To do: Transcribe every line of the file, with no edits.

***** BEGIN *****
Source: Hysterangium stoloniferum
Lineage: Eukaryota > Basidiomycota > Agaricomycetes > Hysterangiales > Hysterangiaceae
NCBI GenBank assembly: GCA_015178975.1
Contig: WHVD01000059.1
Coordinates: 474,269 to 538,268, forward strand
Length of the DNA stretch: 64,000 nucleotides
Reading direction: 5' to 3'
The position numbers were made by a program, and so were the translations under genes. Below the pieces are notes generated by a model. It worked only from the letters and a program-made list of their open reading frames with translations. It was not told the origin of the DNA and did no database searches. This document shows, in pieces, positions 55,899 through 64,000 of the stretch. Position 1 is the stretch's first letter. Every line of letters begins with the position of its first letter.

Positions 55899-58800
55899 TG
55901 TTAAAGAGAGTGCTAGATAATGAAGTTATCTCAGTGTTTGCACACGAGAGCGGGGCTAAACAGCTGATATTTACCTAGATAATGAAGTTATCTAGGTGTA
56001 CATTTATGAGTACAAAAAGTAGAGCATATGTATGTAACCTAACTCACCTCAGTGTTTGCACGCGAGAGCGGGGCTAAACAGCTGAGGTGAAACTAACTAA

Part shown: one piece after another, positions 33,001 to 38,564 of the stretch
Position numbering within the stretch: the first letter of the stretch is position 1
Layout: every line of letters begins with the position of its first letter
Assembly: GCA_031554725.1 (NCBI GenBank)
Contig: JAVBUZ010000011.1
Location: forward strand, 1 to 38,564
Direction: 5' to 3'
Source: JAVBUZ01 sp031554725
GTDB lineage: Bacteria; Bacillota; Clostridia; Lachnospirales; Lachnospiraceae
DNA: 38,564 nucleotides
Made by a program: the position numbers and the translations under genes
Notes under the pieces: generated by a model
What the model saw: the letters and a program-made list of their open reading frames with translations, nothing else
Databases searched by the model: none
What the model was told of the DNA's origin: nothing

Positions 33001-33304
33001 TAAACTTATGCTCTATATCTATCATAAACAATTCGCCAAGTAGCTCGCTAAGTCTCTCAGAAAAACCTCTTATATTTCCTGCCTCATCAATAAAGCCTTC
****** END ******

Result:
Source: Hysterangium stoloniferum
Lineage: Eukaryota > Basidiomycota > Agaricomycetes > Hysterangiales > Hysterangiaceae
NCBI GenBank assembly: GCA_015178975.1
Contig: WHVD01000059.1
Coordinates: 474,269 to 538,268, forward strand
Length of the DNA stretch: 64,000 nucleotides
Reading direction: 5' to 3'
The position numbers were made by a program, and so were the translations under genes. Below the pieces are notes generated by a model. It worked only from the letters and a program-made list of their open reading frames with translations. It was not told the origin of the DNA and did no database searches. This document shows, in pieces, positions 55,899 through 64,000 of the stretch. Position 1 is the stretch's first letter. Every line of letters begins with the position of its first letter.

Positions 55899-58800
55899 TG
55901 TTAAAGAGAGTGCTAGATAATGAAGTTATCTCAGTGTTTGCACACGAGAGCGGGGCTAAACAGCTGATATTTACCTAGATAATGAAGTTATCTAGGTGTA
56001 CATTTATGAGTACAAAAAGTAGAGCATATGTATGTAACCTAACTCACCTCAGTGTTTGCACGCGAGAGCGGGGCTAAACAGCTGAGGTGAAACTAACTAA

Part shown: one piece after another, positions 33,001 to 38,564 of the stretch
Position numbering within the stretch: the first letter of the stretch is position 1
Layout: every line of letters begins with the position of its first letter
Assembly: GCA_031554725.1 (NCBI GenBank)
Contig: JAVBUZ010000011.1
Location: forward strand, 1 to 38,564
Direction: 5' to 3'
Source: JAVBUZ01 sp031554725
GTDB lineage: Bacteria; Bacillota; Clostridia; Lachnospirales; Lachnospiraceae
DNA: 38,564 nucleotides
Made by a program: the position numbers and the translations under genes
Notes under the pieces: generated by a model
What the model saw: the letters and a program-made list of their open reading frames with translations, nothing else
Databases searched by the model: none
What the model was told of the DNA's origin: nothing

Positions 33001-33304
33001 TAAACTTATGCTCTATATCTATCATAAACAATTCGCCAAGTAGCTCGCTAAGTCTCTCAGAAAAACCTCTTATATTTCCTGCCTCATCAATAAAGCCTTC